SOURCE: The New Yorker
The “History of the Chinese Communist Party, Volume 1,” the first entry in the Party’s official autobiography, appeared in 2002. Its authors had the luxury of hewing to a narrative of birth, growth, and triumph, covering the years between 1921 and the revolution, in 1949. After that, history gets dicier.
Volume 2, on the period from 1949 to 1978, had to tiptoe through a chronological minefield of purges, famine, policy disasters, and other awkward artifacts of history that many living officials would prefer to leave unexamined. The volume, a thousand and seventy-four pages long, was edited for sixteen years. It needed four major rewrites. It was vetted and scrubbed by sixty-four different government and Party agencies, and then received line edits from the most powerful families mentioned in its pages.
By the time it was released, in 2011, only one of the original three editors, Shi Zhongquan, had lived long enough to see it in print. “Writing history is not easy,” he saidto the journalist Andrew Higgins. For all of the editors’ labors, the reception from independent scholars was not flattering; the official history explained that, once Chairman Mao’s Great Leap Forward drove the nation into famine, he “worked hard to correct” the mistakes, a judgment that a Dutch scholar called a “barefaced lie.”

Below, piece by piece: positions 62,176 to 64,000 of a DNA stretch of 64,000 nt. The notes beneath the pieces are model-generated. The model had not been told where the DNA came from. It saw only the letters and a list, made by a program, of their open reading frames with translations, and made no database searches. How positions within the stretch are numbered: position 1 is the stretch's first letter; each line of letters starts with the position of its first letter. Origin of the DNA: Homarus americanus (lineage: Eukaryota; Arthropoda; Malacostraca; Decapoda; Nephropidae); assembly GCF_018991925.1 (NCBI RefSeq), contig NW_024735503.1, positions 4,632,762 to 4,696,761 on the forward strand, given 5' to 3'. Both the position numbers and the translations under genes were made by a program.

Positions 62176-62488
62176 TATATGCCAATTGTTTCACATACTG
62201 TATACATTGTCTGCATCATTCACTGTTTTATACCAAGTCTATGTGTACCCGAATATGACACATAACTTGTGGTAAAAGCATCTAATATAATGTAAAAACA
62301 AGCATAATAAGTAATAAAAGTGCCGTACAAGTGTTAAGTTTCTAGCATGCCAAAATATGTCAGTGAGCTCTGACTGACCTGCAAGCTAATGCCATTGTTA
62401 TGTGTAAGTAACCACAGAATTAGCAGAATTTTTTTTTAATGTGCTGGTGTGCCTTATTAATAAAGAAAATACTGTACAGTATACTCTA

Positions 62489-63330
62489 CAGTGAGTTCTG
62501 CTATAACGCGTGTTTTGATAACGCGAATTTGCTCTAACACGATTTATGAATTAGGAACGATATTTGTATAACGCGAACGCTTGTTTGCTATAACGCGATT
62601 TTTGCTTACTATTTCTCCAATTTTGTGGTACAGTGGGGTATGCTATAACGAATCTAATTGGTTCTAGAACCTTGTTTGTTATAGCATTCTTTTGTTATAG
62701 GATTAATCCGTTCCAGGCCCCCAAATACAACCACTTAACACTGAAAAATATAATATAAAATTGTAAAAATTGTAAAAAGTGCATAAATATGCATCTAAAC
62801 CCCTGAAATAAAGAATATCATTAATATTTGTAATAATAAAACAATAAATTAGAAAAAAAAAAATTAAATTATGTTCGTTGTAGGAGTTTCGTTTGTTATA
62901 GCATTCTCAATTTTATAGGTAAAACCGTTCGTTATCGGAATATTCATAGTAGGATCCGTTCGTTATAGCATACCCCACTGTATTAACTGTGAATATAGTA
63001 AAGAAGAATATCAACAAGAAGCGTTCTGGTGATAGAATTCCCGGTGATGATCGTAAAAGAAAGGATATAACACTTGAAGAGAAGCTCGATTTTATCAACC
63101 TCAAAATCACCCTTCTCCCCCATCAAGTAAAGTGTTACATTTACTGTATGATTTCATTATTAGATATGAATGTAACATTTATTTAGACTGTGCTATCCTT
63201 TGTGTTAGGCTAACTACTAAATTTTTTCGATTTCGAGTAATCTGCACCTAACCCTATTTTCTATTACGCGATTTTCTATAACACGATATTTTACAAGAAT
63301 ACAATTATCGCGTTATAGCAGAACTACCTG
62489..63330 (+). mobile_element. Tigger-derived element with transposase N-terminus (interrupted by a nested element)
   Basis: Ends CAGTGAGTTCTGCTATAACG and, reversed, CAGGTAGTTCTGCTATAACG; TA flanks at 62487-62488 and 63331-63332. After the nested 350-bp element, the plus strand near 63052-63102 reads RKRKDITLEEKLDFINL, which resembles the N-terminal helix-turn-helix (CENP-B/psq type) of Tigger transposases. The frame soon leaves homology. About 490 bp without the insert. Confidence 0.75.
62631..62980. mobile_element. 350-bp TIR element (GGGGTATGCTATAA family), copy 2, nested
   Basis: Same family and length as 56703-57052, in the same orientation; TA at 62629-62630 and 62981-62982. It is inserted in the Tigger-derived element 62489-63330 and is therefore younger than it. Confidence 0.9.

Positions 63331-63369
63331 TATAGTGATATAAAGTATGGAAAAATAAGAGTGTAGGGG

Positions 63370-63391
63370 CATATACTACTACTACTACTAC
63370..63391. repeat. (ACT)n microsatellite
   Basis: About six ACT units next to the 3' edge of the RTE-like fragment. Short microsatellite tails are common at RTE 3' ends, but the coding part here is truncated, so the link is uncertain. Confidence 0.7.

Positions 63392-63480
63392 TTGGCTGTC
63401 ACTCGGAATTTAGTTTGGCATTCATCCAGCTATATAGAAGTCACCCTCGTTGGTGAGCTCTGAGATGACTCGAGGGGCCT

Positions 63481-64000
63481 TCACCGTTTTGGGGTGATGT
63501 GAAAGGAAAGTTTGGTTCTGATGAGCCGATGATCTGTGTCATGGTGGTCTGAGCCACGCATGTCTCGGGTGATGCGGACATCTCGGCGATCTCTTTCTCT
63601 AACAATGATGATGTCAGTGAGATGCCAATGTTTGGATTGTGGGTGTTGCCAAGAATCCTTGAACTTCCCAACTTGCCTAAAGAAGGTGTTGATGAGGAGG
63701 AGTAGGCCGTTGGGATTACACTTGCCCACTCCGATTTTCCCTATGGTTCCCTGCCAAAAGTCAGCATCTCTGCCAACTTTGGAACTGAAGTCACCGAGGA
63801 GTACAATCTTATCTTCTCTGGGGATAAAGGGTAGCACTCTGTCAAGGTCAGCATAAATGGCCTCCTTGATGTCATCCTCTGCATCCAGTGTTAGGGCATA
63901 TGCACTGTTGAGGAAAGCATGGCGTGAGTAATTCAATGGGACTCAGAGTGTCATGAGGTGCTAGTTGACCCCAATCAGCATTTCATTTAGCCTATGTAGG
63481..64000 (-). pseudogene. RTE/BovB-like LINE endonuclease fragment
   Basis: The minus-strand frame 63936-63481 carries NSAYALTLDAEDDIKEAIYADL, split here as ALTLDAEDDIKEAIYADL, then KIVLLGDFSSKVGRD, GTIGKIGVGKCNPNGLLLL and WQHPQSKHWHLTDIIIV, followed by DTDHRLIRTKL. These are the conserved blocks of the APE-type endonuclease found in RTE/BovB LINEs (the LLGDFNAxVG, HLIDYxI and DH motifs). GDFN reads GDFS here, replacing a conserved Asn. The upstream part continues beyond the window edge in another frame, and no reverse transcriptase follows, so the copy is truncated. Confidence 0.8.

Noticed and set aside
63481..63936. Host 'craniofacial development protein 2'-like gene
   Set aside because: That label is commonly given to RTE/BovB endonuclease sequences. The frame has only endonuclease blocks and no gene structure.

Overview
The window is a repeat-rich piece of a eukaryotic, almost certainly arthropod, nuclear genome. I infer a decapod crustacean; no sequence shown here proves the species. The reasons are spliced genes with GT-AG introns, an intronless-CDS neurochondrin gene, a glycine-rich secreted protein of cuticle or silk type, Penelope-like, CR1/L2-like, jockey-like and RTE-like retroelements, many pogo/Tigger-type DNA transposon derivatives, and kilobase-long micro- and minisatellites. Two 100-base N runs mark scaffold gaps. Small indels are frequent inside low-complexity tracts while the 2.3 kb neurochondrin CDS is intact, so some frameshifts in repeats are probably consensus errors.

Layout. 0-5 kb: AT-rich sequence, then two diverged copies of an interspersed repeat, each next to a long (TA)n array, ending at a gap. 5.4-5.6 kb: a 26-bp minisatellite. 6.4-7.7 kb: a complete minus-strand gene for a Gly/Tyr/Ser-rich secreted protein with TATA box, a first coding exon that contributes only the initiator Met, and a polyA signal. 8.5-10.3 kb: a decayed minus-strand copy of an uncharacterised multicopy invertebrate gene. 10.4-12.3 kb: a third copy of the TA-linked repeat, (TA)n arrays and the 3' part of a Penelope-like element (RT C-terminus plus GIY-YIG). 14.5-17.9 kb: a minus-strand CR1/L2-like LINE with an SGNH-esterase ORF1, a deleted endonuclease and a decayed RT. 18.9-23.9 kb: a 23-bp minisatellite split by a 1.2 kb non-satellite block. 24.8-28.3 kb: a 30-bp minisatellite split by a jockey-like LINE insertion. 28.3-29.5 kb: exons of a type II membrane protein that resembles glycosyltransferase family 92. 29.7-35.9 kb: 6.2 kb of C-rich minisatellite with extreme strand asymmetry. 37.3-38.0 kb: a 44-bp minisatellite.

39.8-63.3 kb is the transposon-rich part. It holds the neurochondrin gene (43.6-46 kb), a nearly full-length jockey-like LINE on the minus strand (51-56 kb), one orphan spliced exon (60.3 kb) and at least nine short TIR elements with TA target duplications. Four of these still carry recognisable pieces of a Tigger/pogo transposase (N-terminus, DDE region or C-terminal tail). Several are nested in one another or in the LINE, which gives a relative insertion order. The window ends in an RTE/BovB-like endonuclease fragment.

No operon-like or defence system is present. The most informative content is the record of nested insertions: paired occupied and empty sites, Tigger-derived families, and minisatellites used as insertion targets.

Source: The New York Review of Books
By Ian Johnson
Hu Jia is one of China’s best-known political activists. He participated in the 1989 Tiananmen protests as a fifteen-year-old, studied economics, and then worked for environmental and public health non-governmental organizations. A practicing Buddhist, Hu spent three and a half years in prison between 2008 and 2011 for “inciting subversion of state power” and currently is under house arrest for having launched a commemoration of the June Fourth massacre in January. But on his way back from a rare unsupervised hospital visit, I met up with him for a talk about his work and the twenty-fifth anniversary of the protest movement in Tiananmen Square and around the country.
U.S. lawmakers are pressing for a street outside China’s Washington embassy to be renamed in honor of 2010 Nobel Peace Prize laureate Liu Xiaobo, who is currently serving an eleven-year sentence for inciting subversion of state power.
From Michael Laris at The Washington Post:
House Minority Leader Nancy Pelosi (D-Calif.), Virginia Rep. Frank Wolf (R) and a bipartisan group of congressional colleagues want the stretch of street in front of the embassy renamed for imprisoned pro-democracy activist Liu Xiaobo, who won the 2010 Nobel Peace Prize.
“This modest effort would undoubtedly give hope to the Chinese people … and would remind their oppressors that they are in fact on the wrong side of history,” they wrote in a letter to Mayor Vincent Gray and members of the city council.